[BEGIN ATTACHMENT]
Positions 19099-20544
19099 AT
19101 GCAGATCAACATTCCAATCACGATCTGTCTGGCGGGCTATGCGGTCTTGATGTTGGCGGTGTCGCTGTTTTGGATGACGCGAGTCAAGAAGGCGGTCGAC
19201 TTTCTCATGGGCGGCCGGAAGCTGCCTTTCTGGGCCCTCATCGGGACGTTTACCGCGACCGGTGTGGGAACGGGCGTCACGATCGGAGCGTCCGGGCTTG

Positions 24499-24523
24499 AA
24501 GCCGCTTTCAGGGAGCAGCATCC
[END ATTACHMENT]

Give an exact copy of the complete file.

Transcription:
Positions 19099-20544
19099 AT
19101 GCAGATCAACATTCCAATCACGATCTGTCTGGCGGGCTATGCGGTCTTGATGTTGGCGGTGTCGCTGTTTTGGATGACGCGAGTCAAGAAGGCGGTCGAC
19201 TTTCTCATGGGCGGCCGGAAGCTGCCTTTCTGGGCCCTCATCGGGACGTTTACCGCGACCGGTGTGGGAACGGGCGTCACGATCGGAGCGTCCGGGCTTG

Positions 24499-24523
24499 AA
24501 GCCGCTTTCAGGGAGCAGCATCC